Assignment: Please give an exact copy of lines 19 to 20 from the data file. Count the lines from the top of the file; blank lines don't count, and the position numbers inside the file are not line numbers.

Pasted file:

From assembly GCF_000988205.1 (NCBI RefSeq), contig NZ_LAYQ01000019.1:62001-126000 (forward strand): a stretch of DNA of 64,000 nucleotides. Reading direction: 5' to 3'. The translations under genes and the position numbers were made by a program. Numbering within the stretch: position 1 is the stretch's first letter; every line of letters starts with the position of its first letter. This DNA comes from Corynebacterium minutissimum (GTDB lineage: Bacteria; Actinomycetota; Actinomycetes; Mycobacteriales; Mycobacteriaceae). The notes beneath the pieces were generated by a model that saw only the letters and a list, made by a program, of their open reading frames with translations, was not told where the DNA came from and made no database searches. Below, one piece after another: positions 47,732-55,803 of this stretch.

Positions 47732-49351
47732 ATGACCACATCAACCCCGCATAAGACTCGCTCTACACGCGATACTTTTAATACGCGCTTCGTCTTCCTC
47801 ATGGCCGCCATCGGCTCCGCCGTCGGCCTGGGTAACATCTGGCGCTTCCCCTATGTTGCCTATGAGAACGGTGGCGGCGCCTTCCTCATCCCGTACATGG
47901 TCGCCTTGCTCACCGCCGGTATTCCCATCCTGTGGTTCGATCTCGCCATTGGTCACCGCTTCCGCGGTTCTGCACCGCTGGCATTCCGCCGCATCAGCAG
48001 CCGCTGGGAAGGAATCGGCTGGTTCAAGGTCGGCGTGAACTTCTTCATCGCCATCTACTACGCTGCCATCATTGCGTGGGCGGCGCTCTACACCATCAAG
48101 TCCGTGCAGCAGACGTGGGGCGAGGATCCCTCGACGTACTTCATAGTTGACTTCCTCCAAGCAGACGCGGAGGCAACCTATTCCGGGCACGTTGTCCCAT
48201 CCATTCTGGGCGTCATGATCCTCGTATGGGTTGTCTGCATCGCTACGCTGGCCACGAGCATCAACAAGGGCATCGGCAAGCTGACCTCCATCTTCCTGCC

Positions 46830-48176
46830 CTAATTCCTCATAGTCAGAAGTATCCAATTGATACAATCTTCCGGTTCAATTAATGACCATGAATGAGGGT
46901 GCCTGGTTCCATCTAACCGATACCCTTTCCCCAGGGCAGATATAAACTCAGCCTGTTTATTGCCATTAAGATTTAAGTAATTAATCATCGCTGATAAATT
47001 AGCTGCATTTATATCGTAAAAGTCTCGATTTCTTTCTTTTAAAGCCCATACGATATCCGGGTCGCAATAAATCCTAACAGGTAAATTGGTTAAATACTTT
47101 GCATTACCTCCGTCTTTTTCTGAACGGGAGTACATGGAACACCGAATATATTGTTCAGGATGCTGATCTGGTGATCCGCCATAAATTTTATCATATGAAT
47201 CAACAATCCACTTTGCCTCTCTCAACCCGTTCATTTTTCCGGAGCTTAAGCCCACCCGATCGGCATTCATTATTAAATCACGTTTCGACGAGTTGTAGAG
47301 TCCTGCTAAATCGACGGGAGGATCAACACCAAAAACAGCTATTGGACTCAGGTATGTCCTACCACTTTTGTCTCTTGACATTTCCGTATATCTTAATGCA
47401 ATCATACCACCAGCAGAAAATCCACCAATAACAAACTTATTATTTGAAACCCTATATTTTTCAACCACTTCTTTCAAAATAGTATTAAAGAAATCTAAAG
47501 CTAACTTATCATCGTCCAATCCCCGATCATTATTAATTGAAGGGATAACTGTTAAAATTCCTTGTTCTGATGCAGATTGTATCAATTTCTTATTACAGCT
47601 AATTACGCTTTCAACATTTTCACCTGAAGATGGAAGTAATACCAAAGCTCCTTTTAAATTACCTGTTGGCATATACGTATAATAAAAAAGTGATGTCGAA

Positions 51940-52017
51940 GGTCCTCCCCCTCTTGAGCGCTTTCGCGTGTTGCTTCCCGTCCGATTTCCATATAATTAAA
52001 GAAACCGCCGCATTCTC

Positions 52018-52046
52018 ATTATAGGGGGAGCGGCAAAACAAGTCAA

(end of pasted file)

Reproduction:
Positions 51940-52017
51940 GGTCCTCCCCCTCTTGAGCGCTTTCGCGTGTTGCTTCCCGTCCGATTTCCATATAATTAAA